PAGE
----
When the gloomy May jobs report came out last week, the stock market lost all of its gains for 2012. But all the news in the report is not bad. According to an analysis by the Altarum Institute, healthcare jobs continue to grow, continuing a trend since the recession began.
In May, healthcare employment rose by 33,000 jobs, according to the federal Bureau of Labor Statistics. Most of the growth (23,000 jobs) was found in the ambulatory care setting, which includes hospital outpatient services. Hospital inpatient services also added jobs. All told, healthcare workers now comprise 10.8 percent of the total employment picture, an all-time high.
A recent essay in the New England Journal of Medicine questions whether this job growth is a good thing. The authors ask whether more healthcare jobs fuel an inefficient healthcare system that could operate just as well with fewer people. It’s an interesting point – but one I disagree with. While some of the new jobs are in hospitals, most are in community-based settings. That signals a shift in the deployment of healthcare resources and it reflects systemic efforts nationwide to make healthcare delivery more efficient and sustainable. And this is happening at the same time that our population is aging, with 10,000 Baby Boomers turning 65 each day in the United States. There’s no question that we need healthcare professionals to take care of the growing needs of this aging population.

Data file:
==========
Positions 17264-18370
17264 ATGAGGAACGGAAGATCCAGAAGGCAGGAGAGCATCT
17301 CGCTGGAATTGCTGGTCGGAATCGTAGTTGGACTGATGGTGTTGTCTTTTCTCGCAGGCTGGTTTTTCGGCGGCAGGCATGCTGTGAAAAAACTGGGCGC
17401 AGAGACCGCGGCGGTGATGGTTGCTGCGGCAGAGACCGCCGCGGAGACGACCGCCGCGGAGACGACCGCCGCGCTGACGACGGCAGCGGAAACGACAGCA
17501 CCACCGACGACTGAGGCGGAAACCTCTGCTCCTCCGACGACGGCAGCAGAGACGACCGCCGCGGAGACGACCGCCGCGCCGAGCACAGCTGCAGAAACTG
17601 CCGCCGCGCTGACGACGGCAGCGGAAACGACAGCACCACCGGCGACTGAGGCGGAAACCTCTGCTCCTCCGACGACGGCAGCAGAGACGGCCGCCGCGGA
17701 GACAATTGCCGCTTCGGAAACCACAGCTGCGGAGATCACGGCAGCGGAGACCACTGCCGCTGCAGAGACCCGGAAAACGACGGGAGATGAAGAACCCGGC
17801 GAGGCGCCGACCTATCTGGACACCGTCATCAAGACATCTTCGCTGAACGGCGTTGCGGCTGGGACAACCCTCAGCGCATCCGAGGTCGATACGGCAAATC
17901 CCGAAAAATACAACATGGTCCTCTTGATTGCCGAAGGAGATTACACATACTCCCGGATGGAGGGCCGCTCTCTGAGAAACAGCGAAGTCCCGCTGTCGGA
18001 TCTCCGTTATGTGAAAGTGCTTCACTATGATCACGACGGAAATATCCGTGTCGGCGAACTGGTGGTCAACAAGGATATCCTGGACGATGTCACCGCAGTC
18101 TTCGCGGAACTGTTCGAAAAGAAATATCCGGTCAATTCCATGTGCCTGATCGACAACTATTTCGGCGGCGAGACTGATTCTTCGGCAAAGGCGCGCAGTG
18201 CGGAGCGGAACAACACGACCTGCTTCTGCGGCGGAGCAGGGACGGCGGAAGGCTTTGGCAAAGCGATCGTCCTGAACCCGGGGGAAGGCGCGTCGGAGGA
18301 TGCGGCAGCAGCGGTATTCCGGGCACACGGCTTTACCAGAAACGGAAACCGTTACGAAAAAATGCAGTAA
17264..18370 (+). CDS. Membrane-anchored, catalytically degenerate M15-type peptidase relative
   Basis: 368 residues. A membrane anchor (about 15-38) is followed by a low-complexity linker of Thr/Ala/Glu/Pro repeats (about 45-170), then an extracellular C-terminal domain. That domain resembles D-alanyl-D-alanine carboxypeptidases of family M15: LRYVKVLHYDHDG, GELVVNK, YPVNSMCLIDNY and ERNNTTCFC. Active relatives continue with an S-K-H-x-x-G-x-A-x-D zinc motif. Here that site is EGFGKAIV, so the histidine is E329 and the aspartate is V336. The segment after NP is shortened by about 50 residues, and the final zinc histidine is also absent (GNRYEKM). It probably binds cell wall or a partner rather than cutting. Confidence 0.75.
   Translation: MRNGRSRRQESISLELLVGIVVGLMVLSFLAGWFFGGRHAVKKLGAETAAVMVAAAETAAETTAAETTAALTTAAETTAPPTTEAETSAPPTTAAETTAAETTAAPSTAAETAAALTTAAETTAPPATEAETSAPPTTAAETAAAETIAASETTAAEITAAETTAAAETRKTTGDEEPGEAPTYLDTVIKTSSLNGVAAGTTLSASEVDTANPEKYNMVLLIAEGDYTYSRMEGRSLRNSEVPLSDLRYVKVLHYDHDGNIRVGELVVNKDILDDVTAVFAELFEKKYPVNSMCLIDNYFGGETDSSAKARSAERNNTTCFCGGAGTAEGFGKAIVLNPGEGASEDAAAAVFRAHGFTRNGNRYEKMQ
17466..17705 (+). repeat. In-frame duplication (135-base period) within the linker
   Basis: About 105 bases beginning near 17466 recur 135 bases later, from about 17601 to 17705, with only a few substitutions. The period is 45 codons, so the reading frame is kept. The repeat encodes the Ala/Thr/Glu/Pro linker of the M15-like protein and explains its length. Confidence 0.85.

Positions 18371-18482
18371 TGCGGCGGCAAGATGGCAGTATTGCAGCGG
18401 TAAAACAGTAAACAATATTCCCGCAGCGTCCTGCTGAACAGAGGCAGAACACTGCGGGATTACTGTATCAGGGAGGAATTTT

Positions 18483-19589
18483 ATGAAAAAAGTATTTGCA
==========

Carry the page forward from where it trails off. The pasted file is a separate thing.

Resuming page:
New Jersey hospitals employ 140,000 individuals. Add in all of the other healthcare settings – like nursing homes, ambulatory care centers, home health and others – and healthcare ranks as the state’s second largest employer. From NJHA’s point of view, we appreciate that Gov. Christie recognizes this vital role of hospitals and healthcare by proposing a 2013 state budget that preserves current hospital funding levels and increases nursing home funding by $10 million. In addition, the Governor has spared New Jersey’s Medicaid program from cuts, which has been a target in some other states. That’s important, obviously, for access to healthcare services but it’s also very important for the New Jersey economy. Cuts to critical state funding streams translate to cuts in staffing.
I anxiously await the first federal jobs report that comes out after the U.S. Supreme Court rules on the constitutionality of the Affordable Care Act; that ruling is expected by the end of the month. As we’ve seen throughout this recession, healthcare and jobs go hand in hand. And any decision that greatly alters the future of healthcare will undoubtedly have a monumental impact on some of these trends.